'Bush Doctrine' Defense: Lawyers For William Woodward Invoke Foreign Policy Strategy In Defense Of Florida Duct Tape Murder Suspect

on September 05 2013 2:51 PM

The attorneys for Florida murder suspect William T. Woodward have invoked the “Bush Doctrine” and Florida’s Stand Your Ground law in their defense of the Titusville man accused of killing two neighbors over a roll of duct tape.

In a court motion, the lawyers brought up the “Bush Doctrine,” saying that threats from the neighbors gave Woodward the justification for a pre-emptive attack, Florida Today reported. The doctrine, part of the foreign policy of ex-President George W. Bush’s administration, argues that a pre-emptive attack can be a form of self-defense.

Woodward, 44, is accused of shooting and killing neighbors Gary Lee Hembree, 39, and 44-year-old Roger Picor around 12:30 a.m. Tuesday, according to WESH. He has been charged with murder for their deaths and attempted murder for the shooting of Bruce Timothy Blake, 49, who survived.

Woodward’s lawyers claim he was subject to numerous threats from his neighbors, so he “exercised his right under Florida law to defend himself and his family that night,” Florida Today reported.

Meanwhile, Hembree’s mother, Jeannie Huppert, told WESH that it was Woodward who was constantly making threats.

"He just wouldn't leave him alone," Huppert said. "He shot Gary in the head and then went back and shot him in his neck, but he was already dead."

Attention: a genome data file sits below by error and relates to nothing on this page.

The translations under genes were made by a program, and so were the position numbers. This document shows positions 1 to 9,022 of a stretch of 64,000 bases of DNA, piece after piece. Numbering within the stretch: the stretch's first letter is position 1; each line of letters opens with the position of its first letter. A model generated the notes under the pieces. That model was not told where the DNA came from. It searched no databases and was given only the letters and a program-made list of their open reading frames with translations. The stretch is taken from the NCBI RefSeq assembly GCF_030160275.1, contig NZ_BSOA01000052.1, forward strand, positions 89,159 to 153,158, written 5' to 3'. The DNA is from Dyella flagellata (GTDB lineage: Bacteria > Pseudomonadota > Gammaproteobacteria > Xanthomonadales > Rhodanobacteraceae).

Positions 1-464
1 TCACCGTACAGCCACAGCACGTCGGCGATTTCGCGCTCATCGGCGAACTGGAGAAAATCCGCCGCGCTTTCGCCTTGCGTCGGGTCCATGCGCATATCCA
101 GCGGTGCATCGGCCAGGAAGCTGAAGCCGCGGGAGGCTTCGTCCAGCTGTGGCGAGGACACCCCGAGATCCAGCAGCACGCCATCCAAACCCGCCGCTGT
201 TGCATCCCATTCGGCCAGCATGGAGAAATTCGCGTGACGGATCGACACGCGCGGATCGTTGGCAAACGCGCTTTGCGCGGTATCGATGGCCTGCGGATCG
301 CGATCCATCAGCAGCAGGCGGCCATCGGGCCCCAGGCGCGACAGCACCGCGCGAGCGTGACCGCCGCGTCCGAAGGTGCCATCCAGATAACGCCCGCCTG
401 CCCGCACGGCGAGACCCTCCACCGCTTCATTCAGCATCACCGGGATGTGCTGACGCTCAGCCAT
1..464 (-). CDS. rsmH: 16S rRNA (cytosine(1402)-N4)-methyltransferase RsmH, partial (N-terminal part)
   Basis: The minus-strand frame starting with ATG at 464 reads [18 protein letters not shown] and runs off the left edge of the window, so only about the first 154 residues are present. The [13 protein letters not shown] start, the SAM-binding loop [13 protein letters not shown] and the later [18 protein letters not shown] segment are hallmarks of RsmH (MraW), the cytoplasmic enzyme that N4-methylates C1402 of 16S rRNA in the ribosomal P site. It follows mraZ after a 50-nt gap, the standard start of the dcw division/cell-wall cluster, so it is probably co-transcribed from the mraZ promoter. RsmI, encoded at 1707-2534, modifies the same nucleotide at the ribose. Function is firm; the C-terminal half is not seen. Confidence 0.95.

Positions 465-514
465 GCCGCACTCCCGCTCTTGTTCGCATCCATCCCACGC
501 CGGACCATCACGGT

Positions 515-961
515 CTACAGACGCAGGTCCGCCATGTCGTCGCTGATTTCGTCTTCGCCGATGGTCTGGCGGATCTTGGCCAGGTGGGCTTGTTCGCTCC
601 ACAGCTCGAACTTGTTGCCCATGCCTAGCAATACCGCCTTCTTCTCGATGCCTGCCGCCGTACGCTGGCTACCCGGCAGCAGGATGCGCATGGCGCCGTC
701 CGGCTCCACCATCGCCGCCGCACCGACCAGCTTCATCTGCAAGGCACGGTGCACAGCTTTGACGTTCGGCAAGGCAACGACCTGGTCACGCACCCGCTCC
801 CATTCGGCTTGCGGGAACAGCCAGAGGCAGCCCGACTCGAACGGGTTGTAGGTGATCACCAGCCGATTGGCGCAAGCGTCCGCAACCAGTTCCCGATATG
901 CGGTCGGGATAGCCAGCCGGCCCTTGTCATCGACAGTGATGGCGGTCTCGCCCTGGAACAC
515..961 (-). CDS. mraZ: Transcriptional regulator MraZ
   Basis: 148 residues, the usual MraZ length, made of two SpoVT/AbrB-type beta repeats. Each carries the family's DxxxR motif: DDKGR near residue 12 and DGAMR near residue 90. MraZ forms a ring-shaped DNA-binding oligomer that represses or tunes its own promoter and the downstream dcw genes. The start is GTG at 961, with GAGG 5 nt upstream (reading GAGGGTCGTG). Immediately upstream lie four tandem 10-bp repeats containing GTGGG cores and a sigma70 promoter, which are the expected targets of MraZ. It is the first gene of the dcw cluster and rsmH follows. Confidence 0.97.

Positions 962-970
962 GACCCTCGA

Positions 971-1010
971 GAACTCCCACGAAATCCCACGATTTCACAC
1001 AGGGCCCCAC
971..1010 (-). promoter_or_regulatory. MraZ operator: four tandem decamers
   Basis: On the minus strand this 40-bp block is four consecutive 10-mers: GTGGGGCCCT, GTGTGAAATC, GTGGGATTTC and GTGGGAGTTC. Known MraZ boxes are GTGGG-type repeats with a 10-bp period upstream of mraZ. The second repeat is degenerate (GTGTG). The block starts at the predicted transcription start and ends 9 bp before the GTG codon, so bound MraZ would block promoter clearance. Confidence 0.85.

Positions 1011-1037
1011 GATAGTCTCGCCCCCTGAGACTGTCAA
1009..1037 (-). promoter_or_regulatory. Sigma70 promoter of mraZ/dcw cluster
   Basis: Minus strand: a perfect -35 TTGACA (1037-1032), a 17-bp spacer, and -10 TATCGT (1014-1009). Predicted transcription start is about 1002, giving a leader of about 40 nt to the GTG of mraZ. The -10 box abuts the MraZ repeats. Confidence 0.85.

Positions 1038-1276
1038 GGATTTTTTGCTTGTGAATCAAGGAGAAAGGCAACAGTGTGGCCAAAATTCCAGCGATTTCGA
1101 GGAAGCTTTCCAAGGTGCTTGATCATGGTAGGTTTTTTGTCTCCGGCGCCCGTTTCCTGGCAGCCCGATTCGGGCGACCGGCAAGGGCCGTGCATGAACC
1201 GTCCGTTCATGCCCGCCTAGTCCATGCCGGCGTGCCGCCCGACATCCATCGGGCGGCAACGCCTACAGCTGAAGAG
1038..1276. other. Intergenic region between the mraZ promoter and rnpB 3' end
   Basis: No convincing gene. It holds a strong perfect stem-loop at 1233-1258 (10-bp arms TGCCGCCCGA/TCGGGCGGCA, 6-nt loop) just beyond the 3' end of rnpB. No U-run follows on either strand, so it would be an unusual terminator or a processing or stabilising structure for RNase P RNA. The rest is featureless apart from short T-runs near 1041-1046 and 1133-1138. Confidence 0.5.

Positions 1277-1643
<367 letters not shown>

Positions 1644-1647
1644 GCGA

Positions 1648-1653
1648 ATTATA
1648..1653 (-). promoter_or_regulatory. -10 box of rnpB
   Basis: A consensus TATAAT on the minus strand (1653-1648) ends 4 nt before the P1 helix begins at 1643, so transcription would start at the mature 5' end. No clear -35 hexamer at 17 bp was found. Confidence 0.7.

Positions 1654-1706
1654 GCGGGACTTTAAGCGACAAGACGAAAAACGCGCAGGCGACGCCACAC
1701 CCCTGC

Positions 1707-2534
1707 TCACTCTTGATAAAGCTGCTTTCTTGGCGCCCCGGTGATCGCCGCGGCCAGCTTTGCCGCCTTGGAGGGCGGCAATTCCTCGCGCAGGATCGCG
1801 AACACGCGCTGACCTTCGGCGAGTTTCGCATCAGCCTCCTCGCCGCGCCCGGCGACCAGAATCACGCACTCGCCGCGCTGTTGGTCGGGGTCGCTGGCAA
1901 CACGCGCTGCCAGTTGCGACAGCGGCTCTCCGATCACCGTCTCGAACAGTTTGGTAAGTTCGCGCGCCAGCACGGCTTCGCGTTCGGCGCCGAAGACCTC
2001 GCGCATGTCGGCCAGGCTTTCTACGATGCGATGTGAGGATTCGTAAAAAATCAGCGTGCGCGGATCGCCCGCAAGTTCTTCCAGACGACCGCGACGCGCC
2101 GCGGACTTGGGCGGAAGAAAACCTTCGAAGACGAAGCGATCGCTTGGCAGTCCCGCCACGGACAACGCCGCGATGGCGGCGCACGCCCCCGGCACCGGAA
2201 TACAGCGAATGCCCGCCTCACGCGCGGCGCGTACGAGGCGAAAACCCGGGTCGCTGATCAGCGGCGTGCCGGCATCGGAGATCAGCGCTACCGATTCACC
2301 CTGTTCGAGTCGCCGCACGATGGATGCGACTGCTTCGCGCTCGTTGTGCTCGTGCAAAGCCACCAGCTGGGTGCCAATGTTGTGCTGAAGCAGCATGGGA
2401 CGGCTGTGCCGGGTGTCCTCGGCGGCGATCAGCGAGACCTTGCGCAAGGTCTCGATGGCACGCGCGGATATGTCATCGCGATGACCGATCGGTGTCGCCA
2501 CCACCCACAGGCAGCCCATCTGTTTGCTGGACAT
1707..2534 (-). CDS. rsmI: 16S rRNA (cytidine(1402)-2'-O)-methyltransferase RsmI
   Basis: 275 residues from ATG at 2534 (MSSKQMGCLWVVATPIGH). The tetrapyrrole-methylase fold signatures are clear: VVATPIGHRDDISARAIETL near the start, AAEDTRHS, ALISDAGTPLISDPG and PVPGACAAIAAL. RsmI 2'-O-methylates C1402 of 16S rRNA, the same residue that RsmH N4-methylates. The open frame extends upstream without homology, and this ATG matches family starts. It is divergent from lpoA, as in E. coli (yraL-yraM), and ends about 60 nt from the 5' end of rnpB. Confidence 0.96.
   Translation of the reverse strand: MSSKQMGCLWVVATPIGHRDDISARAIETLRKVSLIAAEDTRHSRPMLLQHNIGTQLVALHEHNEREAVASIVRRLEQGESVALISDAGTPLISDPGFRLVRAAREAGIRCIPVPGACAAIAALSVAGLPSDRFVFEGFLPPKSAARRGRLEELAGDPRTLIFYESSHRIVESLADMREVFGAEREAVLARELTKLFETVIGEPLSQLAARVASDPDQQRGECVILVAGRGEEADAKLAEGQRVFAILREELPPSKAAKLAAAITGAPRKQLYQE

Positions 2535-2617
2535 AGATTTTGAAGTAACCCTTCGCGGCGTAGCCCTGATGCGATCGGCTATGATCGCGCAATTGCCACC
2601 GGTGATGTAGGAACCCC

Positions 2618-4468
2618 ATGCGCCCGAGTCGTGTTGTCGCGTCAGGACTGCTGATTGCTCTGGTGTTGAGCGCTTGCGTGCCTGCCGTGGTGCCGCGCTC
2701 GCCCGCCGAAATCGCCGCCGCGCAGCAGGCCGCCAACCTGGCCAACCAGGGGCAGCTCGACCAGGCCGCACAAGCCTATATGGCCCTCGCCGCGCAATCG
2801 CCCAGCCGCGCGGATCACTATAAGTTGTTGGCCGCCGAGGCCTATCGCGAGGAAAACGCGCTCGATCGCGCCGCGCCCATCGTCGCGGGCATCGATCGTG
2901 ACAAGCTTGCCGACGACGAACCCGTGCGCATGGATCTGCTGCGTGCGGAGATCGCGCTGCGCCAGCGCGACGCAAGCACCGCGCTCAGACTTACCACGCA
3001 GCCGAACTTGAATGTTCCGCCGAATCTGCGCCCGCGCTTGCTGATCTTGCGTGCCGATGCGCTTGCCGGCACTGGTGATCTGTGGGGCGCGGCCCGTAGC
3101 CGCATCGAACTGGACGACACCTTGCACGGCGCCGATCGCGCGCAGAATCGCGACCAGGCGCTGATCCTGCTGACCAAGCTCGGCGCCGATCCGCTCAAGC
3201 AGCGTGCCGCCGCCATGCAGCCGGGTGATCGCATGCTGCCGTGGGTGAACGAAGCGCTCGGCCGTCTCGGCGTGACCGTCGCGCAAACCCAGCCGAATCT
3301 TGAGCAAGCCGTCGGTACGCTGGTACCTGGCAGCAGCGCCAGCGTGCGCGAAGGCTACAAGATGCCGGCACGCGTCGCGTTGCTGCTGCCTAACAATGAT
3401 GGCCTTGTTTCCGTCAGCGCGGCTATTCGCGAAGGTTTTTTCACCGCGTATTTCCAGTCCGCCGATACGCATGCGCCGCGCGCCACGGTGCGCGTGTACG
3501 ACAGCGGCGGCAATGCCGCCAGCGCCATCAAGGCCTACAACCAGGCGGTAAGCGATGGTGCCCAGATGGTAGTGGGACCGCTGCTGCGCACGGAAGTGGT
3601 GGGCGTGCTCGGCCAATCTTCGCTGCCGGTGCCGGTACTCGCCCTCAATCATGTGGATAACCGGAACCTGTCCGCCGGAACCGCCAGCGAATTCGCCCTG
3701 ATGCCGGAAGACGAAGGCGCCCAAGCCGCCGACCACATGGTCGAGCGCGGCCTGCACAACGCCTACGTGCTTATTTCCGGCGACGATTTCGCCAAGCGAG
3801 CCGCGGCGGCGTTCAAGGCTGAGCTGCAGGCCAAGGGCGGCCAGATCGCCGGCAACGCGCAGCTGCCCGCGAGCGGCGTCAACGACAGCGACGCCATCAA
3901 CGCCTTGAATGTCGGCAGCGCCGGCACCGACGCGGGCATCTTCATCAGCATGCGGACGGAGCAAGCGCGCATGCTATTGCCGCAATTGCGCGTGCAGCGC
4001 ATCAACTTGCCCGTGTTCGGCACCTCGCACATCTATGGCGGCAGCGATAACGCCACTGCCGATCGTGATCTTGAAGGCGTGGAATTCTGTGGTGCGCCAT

The controversial Stand Your Ground law in Florida makes it legal for Floridians to use deadly force and not retreat from a situation if they believe they are in imminent danger of bodily harm.

“It’s probably best that you don’t make threats against people; they may take you seriously,” Robert Berry, one of Woodward’s attorneys, told Florida Today.

Not only are Woodward’s lawyers using the unusual defense, they also want a jury to decide on the Stand Your Ground defense. Usually it’s judges who decides on the validity of Stand Your Ground.

“It’s novel for sure, and I’m all for thinking outside the box, so I commend him for that,” said Florida attorney Kepler Funk. “I don’t know the court’s going to grant the motion, though.”

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